KUALA TERENGGANU: First local anglers reported catching the pacu, a fish related to the piranha family, and the African catfish (Clarias gariepinus), then the Chao Phraya high fin catfish (Pangasius sanitwongsei), the peacock bass, a carnivorous genus of large cichlids, and the gargantuan redtail catfish (Phractocephalus hemioliopterus) were caught in the country’s rivers, lakes and dams.
Now, anglers have reported landing fish belonging to two new foreign carnivorous species – a cichlid known as the earth eater (Geophagus steindachneri) and the black ghost knifefish (Apteronotus albifrons).
The earth eater has been caught in the Timah Tasoh dam in Perlis, and in Selangor and Johor. It has a life span of up to five years and its menu includes tiny crustaceans, insects and larvae.
A native of South America, the carnivorous black ghost knifefish produces weak electrical impulses.
It has been found in rivers in Kedah, Perak and Selangor.
Universiti Malaysia Terengganu ichthyologist Dr Amiruddin Ahmad, who identified both species through photographs posted on Facebook, said irresponsible aquarists were releasing foreign fish into local rivers.
“When they are young these fish make great pets, but when they become unmanageable, hobbyists tend to release them into rivers. This is when the problem starts,” he told the New Straits Times in an exclusive interview.
“Once a fish is released into the river, it is impossible to remove it. It is a recipe for disaster if more than one fish belonging to the same alien species is released because they can spawn. Our river habitats are not dissimilar to the ecosystems of rivers in the Amazon.”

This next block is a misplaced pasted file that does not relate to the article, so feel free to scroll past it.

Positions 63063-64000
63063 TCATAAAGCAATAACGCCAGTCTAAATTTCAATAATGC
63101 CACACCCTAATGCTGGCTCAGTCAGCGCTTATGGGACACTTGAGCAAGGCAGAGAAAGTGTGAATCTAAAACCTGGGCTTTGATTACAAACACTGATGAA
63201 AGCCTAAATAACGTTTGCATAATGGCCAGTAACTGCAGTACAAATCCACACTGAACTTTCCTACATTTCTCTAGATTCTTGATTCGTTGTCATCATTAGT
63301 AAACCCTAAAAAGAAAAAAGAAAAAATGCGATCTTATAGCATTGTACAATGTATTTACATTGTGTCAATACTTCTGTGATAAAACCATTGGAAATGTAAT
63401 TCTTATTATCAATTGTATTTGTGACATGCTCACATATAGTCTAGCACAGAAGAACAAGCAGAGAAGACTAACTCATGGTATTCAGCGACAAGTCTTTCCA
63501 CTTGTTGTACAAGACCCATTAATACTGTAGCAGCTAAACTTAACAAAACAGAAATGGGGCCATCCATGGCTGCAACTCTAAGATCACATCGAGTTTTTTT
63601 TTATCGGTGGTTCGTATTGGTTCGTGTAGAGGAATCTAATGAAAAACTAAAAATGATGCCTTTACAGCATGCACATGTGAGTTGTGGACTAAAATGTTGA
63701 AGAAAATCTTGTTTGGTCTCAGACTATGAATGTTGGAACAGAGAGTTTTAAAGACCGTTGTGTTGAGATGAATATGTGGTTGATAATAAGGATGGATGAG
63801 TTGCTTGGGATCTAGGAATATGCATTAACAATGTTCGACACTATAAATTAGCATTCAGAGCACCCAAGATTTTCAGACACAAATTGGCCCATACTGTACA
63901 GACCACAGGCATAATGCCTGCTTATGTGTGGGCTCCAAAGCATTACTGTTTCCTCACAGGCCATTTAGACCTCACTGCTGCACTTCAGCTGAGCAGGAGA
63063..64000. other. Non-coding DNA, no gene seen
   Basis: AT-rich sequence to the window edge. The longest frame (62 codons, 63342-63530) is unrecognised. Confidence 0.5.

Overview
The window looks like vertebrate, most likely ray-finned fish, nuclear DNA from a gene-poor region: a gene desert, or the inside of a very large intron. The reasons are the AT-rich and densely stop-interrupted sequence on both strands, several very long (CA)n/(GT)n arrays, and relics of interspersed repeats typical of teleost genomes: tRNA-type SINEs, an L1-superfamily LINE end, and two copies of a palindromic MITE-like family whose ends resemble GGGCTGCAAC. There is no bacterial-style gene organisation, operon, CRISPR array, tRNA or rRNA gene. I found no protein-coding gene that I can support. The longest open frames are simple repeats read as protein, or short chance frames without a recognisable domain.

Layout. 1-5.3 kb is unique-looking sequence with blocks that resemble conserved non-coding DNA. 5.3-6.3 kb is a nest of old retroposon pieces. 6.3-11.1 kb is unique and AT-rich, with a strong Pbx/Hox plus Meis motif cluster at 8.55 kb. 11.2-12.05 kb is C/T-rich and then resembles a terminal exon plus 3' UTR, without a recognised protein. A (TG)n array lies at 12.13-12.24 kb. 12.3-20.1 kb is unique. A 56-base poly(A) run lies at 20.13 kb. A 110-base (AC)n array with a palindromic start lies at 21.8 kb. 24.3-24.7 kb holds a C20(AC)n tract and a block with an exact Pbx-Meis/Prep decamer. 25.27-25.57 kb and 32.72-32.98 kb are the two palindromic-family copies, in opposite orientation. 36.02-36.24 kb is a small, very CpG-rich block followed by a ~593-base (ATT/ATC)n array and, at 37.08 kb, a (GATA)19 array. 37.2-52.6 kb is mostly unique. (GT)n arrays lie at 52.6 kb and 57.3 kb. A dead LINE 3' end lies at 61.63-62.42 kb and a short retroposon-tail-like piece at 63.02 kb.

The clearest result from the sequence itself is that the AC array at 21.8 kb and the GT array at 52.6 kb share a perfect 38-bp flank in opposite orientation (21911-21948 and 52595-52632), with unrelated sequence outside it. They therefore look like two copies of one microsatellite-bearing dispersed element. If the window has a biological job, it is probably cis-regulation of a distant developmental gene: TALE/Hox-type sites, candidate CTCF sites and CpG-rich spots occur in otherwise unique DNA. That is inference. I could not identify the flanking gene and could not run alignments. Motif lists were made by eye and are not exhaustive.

Amirrudin noted that experts had warned, time and again, about the potential ecological disasters that could result from the introduction of foreign invasive and predatory aquatic life, but they were still being brought into the country.
“Species like the peacock bass, redtail catfish, African catfish and the Chao Phraya high fin catfish were probably released by anglers into local rivers as game fish because they can grow to enormous sizes.
“But, they fail to see that big fish have big appetites. In the end, indigenous species, including our ferocious toman (giant snakehead) could disappear from their natural habitats. Local fish cannot compete with the Amazon giants.”
He said there could be grave repercussions for traditional riverine fishermen as these alien invaders did not have much value as food fish in Malaysia.
He said, the authorities should step in to protect the country’s freshwater fishery heritage and resources before it was too late.